Good read.
    Shug
    Whooooo Buddy)))) All Secure in Sector Seven

  5. #5
    gargoyle's Avatar
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    I think Angrysparrow summed it up best....right before he locked up the other "is it legal" thread.
    "we are here to discuss camping hammocks"

    Lets keep it that way.
    Ethics, patents, lawyers, politics...thats some other forum.

  6. #6

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    Hopefully this one just gets sent to the Roundtable Off-Topic forum.

    My best advice is to start with an appropriate lawyer and accountant as your best chance at protection from liability and the tax man.

    "Liability insurance - for what products would it be necessary?"...all of them. You sell me a zipper pull and my 1 year old (I don't even have a grand kid that young) gets in my supplies and chokes on it, I just might sue.

  7. #7
    Senior Member NCPatrick's Avatar
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    Quote Originally Posted by gargoyle View Post
    I think Angrysparrow summed it up best....right before he locked up the other "is it legal" thread.
    "we are here to discuss camping hammocks"

    Lets keep it that way.
    Ethics, patents, lawyers, politics...thats some other forum.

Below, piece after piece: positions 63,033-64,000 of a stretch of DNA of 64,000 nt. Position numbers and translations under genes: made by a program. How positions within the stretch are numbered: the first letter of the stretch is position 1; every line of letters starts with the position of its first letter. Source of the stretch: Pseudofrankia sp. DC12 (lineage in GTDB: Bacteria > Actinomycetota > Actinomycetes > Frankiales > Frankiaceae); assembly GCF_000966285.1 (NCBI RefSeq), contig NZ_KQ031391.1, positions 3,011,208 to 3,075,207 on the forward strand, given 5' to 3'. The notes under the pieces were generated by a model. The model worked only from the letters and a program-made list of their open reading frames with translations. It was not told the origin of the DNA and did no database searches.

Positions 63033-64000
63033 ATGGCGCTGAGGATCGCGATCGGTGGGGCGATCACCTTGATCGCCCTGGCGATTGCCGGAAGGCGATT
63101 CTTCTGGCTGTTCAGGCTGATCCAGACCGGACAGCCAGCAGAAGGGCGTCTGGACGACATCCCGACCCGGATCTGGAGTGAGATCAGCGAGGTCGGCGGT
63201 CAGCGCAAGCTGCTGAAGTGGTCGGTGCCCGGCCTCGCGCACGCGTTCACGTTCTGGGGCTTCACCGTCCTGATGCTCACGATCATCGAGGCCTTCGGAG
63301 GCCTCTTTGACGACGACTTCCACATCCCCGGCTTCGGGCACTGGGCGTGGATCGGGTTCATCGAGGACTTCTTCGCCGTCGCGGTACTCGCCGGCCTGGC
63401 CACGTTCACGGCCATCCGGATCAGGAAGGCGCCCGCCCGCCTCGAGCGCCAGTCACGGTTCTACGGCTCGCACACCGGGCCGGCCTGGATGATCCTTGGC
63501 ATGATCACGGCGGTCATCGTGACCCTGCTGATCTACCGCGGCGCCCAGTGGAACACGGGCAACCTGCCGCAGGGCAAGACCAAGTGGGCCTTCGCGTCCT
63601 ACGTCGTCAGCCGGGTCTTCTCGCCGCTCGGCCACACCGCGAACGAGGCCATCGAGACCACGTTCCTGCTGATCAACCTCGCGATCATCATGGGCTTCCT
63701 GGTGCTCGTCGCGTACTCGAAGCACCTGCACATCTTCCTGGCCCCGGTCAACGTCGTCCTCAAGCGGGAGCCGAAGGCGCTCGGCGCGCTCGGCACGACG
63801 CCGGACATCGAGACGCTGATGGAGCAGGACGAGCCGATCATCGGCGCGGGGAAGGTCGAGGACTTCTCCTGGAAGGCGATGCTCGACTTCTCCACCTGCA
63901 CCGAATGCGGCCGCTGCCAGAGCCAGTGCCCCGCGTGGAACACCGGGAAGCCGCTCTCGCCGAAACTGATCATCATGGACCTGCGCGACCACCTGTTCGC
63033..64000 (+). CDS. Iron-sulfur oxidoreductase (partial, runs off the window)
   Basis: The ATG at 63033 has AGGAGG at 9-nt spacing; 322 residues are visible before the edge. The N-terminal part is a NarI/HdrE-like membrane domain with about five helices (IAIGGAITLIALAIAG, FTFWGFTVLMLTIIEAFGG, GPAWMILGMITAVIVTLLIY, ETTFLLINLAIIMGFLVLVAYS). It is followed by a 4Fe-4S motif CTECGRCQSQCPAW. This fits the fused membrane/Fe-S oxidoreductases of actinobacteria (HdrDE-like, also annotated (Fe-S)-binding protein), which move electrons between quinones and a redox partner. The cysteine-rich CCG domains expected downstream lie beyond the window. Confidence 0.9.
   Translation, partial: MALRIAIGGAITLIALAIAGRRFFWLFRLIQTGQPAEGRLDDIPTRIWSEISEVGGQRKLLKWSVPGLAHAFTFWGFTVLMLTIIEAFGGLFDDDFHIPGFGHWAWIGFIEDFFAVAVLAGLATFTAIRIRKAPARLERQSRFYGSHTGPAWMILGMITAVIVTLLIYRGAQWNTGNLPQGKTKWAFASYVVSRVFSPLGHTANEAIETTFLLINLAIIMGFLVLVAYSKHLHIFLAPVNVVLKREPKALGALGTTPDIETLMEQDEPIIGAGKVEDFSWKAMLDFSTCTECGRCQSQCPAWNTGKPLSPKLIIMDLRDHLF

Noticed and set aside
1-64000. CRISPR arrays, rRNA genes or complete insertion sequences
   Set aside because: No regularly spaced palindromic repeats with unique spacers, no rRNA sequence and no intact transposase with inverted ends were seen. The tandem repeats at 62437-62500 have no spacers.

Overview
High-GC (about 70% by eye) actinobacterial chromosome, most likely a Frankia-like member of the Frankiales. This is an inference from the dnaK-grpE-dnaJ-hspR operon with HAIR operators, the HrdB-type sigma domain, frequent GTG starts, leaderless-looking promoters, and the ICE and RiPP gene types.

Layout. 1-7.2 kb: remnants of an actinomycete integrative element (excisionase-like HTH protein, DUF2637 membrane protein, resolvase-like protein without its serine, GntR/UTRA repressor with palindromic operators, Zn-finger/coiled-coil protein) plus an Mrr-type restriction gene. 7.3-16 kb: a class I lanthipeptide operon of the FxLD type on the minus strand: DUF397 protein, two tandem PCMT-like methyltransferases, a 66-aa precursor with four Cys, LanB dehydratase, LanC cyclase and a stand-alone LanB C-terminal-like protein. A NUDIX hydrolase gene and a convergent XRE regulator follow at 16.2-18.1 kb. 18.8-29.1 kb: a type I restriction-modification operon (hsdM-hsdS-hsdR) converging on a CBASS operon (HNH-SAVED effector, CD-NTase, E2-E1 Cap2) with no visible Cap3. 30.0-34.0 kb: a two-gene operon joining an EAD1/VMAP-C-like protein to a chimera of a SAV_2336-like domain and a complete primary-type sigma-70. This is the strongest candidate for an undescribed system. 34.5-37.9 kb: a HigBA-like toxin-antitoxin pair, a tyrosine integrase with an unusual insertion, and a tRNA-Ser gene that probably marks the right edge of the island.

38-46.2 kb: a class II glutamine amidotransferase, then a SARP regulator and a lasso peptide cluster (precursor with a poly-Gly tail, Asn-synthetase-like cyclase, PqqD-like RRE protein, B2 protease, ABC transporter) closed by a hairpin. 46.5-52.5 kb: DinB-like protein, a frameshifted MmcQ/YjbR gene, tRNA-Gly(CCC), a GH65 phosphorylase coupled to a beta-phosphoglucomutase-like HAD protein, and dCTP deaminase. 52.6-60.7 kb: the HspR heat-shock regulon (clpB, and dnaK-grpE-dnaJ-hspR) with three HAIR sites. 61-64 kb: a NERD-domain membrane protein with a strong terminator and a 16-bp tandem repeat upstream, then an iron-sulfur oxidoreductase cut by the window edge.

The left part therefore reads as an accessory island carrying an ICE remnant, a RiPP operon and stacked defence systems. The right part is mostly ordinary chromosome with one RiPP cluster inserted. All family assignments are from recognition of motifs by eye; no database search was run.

Be that as it may, there is great merit in discussing the ethics of using other people's ideas and/or name in order to profit from the making and selling of hammock related gear. Good post, and a subject everyone seeking profit should grapple with.


    "Civilization is the limitless multiplication of unnecessary necessities."
    - Mark Twain
    I go to nature to be soothed and healed, and to have my senses put in order.
    - John Burroughs

  8. #8
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    Its thinking about issues like this that separates a Cottage Vendor who will provide consistent service from those who will be in business for a year or two then fold in the middle of taking orders leaving some poor schlub waiting for an expensive item that never comes. Individuals who consider these issues will be the ones who will grow their business as the hobby grows.